With general elections expected before May, corruption scandals over high-profile defense deals, and a deflated rupee, Indian Defense Minister A.K. Antony, who has cultivated an image of integrity, has taken a go-slow approach on vitally needed military equipment projects.

The slowdown has taken hold as India is expected to spend approximately $100 billion on military modernization in the next 10 years, as a hedge against neighboring rivals China and Pakistan. Defense officials are grumbling about the pace of upgrades given the gap between the country’s security goals and its force strength.

“The minister’s obsessive quest for an unblemished procurement process has delayed several programs, mainly the acquisition of fighter aircraft,” a senior Indian defense official says, adding that the country has underinvested in all kinds of military equipment over the last three decades.

The Indian air force, which receives more modernization funding than the other military services, has experienced some of the most severe contracting-related delays. That includes the program to buy 126 Medium Multi-Role Combat Aircraft (MMRCA) Rafales from Dassault, which won the competition in January 2012. The delay could extend until the end of this year and has forced the air force to extend the operational life of aging aircraft through continued upgrades. In part because of the falling value of the Indian rupee, the cost of the deal is expected to soar to $25 billion. The request for proposals had estimated the program cost at $10.6 billion, or $82.3 million per fighter.

A $3 billion proposal to acquire 56 transport aircraft to replace the air force’s antiquated HAL HS-748 transport aircraft and the operational clearance for the indigenously produced Tejas Light Combat Aircraft (LCA) also have been delayed. After cancellation of the AgustaWestland AW101 helicopter deal due to a procurement scandal, the government also put on hold the proposed acquisition of 197 light utility helicopters to replace the vintage Hindustan Aeronautics Ltd. (HAL) Cheetah/Chetak fleets.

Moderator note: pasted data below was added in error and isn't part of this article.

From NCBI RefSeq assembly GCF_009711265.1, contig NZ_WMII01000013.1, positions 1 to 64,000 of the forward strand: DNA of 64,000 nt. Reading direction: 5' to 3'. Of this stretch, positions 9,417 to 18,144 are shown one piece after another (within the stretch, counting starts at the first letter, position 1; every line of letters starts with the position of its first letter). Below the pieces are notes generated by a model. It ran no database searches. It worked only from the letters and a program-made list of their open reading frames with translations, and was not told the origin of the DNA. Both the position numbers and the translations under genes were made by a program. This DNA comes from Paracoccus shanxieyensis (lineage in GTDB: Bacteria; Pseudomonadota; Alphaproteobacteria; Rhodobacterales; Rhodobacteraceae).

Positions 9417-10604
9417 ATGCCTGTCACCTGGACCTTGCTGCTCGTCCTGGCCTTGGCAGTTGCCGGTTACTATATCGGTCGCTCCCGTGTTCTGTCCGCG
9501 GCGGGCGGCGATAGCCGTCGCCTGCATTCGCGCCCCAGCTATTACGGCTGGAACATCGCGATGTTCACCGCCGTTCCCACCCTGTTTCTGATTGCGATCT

The air force is supposed to have 42 fighter squadrons but has only 34, each consisting of 20 aircraft. Six squadrons use aging MiG-21 fighters.

“All MiG-21 and MiG-27 aircraft will be phased out by 2018-20, leaving 26 squadrons consisting of six Jaguars, three MiG-29s, three Mirage 200s and 14 Sukhoi Su-30s,” writes army Lt. Gen. (ret.) Ashok Mehta in The Pioneer newspaper. “With LCA Tejas Mark-I awaiting final operational clearance, the advanced Tejas with upgraded GE F414 engines can materialize by the end of the decade. Under this phase-out plan, any delay, or heaven forbid, cancellation of the MMRCA contract by the new government will leave the Indian air force in the operational lurch.

“If the MMRCA contract is signed in 2015, the first of 18 aircraft will be delivered after 32 months in 2018 and the last of the remaining 108 aircraft, to be made in India, will become operational in 2025,” Mehta writes.

The air force’s desired combat strength, based on a two-front war scenario, would require around 50 squadrons.

Before retiring on Dec. 31, former Indian Air Chief Marshal Norman Browne warned that the country cannot afford to delay the MMRCA deal beyond this year. If the MMRCA does not become operational by March 2017, force levels will rapidly decrease, he said.